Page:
Wednesday, September 05, 2007

Today in the middle of a history lesson about how the modern day calender came to be (which Erin insisted on reading out loud to me) she clears her throat and in her best Spanish accent says "Hoolius Sayzar". I had been pondering things work-related when the odd combination of Rome related information and a thick Spanish name jolted my attention back to her. I glanced at her book and said " I believe it's pronounced Julius Caesar, honey." To which she responded, "Mom, I went to school with a boy named Julio and one named Caesar. I'm pretty sure I know how to say it." I have a feeling there will be many more of these stories to share.
Did I mention that she's tricky? You've got to keep an eye on her. She's learned to skip ahead to the question section and then skim the text she is supposed to read for the parts that relate to the question in order to find the answers quickly. Luckily I caught on to her ways. I took the book away and then asked the questions. It was funny to hear her try and make up answers. Hopefully she's learned her lesson.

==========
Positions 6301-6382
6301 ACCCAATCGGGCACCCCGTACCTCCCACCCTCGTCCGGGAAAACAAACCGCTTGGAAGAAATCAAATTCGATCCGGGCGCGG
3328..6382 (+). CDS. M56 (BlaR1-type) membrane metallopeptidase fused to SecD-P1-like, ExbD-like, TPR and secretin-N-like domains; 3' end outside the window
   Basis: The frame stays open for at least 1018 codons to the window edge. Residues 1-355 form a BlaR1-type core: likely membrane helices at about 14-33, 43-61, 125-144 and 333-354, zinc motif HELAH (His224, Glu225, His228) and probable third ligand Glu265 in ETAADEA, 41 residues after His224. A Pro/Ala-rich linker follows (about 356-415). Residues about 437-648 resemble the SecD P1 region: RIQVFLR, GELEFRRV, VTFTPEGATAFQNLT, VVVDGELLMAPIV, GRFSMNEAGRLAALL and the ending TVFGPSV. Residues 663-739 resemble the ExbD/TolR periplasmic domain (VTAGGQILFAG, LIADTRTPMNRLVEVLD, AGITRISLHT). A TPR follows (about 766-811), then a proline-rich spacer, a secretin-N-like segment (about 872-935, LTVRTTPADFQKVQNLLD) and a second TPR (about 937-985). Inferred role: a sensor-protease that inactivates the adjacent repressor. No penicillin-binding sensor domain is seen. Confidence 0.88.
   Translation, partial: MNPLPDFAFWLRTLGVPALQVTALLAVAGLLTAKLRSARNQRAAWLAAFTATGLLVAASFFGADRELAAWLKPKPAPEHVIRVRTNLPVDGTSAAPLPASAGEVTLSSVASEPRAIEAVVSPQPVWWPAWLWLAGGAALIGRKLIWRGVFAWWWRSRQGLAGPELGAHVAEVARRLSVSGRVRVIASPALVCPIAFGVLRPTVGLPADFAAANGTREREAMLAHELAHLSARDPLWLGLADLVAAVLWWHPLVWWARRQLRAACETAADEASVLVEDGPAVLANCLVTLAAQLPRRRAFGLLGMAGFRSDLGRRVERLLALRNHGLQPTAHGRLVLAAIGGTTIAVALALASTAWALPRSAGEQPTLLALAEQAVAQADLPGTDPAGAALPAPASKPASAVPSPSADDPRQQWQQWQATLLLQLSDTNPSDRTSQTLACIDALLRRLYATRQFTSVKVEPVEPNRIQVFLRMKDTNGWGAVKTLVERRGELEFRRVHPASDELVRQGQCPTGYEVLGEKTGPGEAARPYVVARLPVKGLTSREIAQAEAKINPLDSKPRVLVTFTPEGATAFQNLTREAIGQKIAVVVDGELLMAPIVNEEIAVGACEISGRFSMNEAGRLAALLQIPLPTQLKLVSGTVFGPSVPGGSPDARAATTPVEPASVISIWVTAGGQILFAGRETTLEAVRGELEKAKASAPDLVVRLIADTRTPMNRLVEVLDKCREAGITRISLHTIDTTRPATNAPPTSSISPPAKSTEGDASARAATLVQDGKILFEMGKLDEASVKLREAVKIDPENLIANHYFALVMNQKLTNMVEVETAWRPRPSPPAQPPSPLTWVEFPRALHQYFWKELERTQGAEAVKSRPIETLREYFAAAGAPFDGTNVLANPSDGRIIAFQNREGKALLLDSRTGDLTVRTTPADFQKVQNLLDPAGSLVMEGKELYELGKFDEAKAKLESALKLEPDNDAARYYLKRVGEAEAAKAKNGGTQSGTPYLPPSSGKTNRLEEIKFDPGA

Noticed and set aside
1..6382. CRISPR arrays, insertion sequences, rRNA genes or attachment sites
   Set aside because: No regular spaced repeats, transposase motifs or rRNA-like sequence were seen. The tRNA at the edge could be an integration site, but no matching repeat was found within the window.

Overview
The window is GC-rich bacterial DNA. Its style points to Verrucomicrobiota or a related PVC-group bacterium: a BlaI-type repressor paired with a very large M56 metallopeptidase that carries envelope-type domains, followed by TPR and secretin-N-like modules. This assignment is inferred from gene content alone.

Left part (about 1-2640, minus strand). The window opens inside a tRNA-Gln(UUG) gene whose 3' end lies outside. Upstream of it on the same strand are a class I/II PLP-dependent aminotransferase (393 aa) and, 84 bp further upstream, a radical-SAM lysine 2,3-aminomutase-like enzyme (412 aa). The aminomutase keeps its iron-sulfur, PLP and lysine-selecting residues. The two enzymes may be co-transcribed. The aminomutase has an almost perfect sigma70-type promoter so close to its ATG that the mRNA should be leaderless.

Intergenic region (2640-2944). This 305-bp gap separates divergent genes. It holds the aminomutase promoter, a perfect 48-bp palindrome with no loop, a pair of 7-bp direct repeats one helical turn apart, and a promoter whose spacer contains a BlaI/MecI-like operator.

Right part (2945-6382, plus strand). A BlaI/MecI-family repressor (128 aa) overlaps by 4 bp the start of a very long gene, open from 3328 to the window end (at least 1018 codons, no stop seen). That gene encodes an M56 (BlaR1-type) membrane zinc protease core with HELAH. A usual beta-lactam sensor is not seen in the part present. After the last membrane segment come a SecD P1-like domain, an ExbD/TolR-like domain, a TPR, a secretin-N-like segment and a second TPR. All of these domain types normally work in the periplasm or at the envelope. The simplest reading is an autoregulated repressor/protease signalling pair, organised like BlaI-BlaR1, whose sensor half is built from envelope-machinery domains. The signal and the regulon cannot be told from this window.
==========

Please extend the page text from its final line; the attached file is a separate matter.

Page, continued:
Kristen said...

That's not tricky--that's efficient! Tell her to remember that trick when she goes to college; it's the only way you can function with the workload. One of my profs used to say, "If you are reading the entire thing, you are wasting your time." :)

aola said...

I agree with Kristen. Seth and I do a lot of skimming in History seeing as how we both hate it. Sometimes we just go into teacher mode and read the correct answers so we will have at least read them because I know he won't remember them.
One of the most important things you can teach her is how to do research. I know Seth will never be one of those people who remember names and dates but he can sure as heck look them up in several different ways.

Sandra said...

I totally agree with this method when it comes to history and dates and all of those answers that we won't need every day, but this was a literature assignment. Do you think it defeats the purpose if she does that with leterature?

Unknown said...

I love history.
I love literature.
Reading, words, books.

Flashcards work well for assimilating data, but understanding a story takes time and concentration.

Hoolio Sayzarr would have agreed muy bueno....